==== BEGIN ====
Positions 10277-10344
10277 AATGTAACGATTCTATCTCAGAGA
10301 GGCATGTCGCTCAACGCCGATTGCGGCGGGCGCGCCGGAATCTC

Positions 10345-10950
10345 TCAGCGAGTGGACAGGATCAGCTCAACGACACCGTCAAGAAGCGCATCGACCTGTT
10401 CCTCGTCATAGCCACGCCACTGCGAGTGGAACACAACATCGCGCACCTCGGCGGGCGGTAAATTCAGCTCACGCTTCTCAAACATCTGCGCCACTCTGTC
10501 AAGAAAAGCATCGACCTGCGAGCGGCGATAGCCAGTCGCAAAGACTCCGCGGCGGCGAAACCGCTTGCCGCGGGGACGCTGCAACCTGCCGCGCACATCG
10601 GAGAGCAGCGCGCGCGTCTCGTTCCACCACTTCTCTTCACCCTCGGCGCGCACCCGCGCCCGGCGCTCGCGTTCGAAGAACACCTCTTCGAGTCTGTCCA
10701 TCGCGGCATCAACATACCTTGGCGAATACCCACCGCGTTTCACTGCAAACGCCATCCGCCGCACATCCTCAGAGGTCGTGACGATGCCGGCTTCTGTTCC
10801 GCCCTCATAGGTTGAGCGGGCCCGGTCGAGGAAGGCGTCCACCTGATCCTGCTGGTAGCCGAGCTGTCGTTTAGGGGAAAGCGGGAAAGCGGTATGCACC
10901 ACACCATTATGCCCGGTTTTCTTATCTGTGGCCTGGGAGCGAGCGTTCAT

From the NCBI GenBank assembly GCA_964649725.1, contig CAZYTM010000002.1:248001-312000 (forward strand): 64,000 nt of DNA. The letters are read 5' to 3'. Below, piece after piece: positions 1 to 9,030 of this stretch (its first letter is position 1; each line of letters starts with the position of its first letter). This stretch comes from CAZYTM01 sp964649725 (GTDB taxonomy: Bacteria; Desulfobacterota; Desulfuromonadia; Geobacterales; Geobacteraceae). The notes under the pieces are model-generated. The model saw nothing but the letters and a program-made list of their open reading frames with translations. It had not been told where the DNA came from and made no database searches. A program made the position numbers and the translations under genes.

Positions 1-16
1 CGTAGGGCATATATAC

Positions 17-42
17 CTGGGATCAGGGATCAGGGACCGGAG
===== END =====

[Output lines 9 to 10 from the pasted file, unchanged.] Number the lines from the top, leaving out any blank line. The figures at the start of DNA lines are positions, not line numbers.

10701 TCGCGGCATCAACATACCTTGGCGAATACCCACCGCGTTTCACTGCAAACGCCATCCGCCGCACATCCTCAGAGGTCGTGACGATGCCGGCTTCTGTTCC
10801 GCCCTCATAGGTTGAGCGGGCCCGGTCGAGGAAGGCGTCCACCTGATCCTGCTGGTAGCCGAGCTGTCGTTTAGGGGAAAGCGGGAAAGCGGTATGCACC